Author(s):Linda Evans

Conference:ECER 2010

Network:26. Educational Leadership


Session Information

26 SES 08 C, Job Satisfaction and Motivation amongst European Education Professionals: Developing Theory and Theoretical Perspectives



Room:U40 SALI 24, Metsätalo

Chair/Discussant:Ciaran Sugrue/ Hugh Busher


Job Satisfaction and Motivation amongst European Education Professionals: Developing Theory and Theoretical Perspectives

The central focus of this symposium is the enhancement of our understanding of job satisfaction and motivation amongst two groups of European education professionals: schoolteachers and academics. Knowing what influences education professionals’ motivation and job satisfaction has always been a matter of concern to their employers, leaders and managers. It is even more so in the current global economic climate. In schools and universities across Europe, actual or threatened job losses, public sector funding cuts, and – in some contexts – pay cuts, have the potential to demotivate. Conventional wisdom contends that job-related attitudes are influenced by monetary rewards. But the jury is still out on this matter. On the one hand, the policy of performance-related pay is based on the belief that pay is a motivator; on the other hand, research has shown - and given rise to a well-known theory that posits – that, although it has the capacity to de-motivate, pay is not a motivator (Herzberg, 1968).

Identifying what does influence job satisfaction and motivation is dependent upon what we mean by these terms and how we define them. When occupational psychology was establishing itself as a field of study in the 1930s-1960s researchers and analysts devoted much time and effort to examining conceptions and formulating definitions of job-related attitudes such as morale, job satisfaction and motivation (e.g. Katzell, 1964; Locke, 1969; Schaffer, 1953; Vroom, 1964). Today very little attention is paid to conceptual clarity and definitional precision, but this lacuna poses a serious threat to construct validity within empirical research in the field (Evans, 1997). This, in turn, threatens to impoverish the quality of research and, as a result, to undermine any findings that are generated. This symposium contributes towards addressing these shortcomings and enhancing our understanding of job satisfaction and motivation. It will combine the presenters’ empirical research findings and original theoretical perspectives in order to address the questions:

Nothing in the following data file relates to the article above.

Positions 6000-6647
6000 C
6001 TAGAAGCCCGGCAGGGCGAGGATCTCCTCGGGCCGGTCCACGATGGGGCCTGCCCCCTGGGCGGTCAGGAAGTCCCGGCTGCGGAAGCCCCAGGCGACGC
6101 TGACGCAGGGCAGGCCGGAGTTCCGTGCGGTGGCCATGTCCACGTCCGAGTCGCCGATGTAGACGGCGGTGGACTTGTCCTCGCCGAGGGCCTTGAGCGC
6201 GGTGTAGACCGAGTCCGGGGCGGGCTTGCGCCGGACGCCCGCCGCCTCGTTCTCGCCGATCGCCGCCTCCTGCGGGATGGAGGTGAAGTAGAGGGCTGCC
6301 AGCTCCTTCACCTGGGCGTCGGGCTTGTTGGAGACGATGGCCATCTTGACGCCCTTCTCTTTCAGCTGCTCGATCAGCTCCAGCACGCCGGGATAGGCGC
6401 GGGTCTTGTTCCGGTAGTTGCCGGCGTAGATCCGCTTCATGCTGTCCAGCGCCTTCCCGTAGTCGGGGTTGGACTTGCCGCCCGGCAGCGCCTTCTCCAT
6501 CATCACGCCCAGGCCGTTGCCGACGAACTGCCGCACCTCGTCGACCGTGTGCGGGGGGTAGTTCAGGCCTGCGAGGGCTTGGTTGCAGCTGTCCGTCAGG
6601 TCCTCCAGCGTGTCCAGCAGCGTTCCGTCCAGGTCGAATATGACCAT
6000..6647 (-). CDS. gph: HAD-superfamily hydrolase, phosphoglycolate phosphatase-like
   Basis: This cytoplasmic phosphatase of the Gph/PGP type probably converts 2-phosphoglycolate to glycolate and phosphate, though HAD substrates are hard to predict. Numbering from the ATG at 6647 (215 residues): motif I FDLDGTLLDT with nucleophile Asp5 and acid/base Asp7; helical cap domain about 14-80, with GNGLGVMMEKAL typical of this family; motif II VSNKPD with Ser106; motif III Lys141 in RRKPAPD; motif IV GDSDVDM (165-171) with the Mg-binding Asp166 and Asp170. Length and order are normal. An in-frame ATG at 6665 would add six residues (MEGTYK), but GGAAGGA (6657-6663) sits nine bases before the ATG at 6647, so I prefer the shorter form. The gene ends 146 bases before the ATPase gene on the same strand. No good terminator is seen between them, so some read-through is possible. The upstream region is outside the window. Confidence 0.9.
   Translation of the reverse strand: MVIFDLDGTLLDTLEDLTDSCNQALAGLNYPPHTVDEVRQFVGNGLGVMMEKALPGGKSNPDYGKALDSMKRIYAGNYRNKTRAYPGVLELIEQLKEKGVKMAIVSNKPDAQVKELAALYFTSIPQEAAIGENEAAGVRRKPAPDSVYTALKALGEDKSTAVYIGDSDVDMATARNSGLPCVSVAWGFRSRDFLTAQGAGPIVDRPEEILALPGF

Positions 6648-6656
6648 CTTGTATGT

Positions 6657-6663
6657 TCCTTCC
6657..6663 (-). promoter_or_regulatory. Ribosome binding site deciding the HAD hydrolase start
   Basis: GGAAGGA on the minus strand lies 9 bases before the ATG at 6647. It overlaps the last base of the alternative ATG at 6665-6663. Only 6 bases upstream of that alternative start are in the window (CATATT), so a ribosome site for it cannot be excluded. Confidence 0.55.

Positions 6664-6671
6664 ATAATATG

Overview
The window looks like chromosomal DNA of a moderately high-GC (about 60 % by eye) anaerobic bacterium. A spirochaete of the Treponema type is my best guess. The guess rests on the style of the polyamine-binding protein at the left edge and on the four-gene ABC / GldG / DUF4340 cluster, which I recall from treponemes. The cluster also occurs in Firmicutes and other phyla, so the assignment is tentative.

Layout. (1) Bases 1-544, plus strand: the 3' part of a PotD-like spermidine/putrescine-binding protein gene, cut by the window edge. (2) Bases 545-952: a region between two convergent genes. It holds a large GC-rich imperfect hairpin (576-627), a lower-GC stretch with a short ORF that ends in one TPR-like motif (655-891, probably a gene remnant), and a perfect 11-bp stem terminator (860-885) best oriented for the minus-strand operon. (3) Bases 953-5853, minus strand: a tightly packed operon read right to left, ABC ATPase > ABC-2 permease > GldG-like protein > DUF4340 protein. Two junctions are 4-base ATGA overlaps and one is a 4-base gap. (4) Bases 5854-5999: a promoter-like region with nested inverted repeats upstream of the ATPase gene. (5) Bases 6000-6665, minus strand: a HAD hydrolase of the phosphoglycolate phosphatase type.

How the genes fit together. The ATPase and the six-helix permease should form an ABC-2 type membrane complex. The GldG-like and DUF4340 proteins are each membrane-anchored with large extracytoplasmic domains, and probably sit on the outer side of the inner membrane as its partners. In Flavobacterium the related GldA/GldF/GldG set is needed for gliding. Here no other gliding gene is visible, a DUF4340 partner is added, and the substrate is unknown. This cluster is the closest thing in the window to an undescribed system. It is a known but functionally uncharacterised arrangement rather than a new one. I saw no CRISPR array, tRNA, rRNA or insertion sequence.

• What are job satisfaction and motivation? How are they defined?
  • What influences these job-related attitudes?
  • How does this influence occur?
  • What are the implications of this understanding for educational leaders and managers and professional developers?

More specifically, the symposium will examine: the strengths and weaknesses of Herzberg’s motivation-hygiene theory; how job satisfaction and motivation are related to professional development, and how examination of these issues has led to the development of theory and theoretical perspectives.


Evans, L. (1997) Addressing problems of conceptualisation and construct validity in researching teachers’ job satisfaction’, Educational Research, 39 (3), 319-331

Herzberg, F. (1968) Work and the Nature of Man. London: Staples Press.

Katzell, R.A. (1964) Personal values, job satisfaction, and job behaviour. In: H. Borrow (Ed.) Man in a World at Work. Boston: Houghton Muffin.

Locke, E. (1969) What is job satisfaction? Organizational Behavior and Human Performance, 4, 309-336

Schaffer, R.H. (1953) Job satisfaction as related to need satisfaction in work, Psychological Monographs: General and Applied, 67(14), 1-29

Vroom, V. H. (1964) Work and Motivation, New York: John Wiley & Sons

Author Information

Linda Evans
University of Leeds
School of Education